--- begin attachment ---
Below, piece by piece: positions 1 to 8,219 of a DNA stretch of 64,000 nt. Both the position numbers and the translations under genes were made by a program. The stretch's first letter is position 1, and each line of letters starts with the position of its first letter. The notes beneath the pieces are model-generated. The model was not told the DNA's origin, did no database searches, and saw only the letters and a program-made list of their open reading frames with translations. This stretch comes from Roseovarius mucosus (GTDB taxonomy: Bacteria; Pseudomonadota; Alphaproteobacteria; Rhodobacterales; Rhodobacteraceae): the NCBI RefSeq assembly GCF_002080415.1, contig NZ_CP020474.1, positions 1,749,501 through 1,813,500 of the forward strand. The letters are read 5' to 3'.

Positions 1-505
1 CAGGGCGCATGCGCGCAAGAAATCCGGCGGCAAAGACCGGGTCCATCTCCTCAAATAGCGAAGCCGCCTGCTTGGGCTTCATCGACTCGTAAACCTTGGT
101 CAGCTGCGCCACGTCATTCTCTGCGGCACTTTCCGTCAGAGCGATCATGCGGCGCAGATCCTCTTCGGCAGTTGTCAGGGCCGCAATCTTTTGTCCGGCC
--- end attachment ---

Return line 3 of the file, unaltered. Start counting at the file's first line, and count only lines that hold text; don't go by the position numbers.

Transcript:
1 CAGGGCGCATGCGCGCAAGAAATCCGGCGGCAAAGACCGGGTCCATCTCCTCAAATAGCGAAGCCGCCTGCTTGGGCTTCATCGACTCGTAAACCTTGGT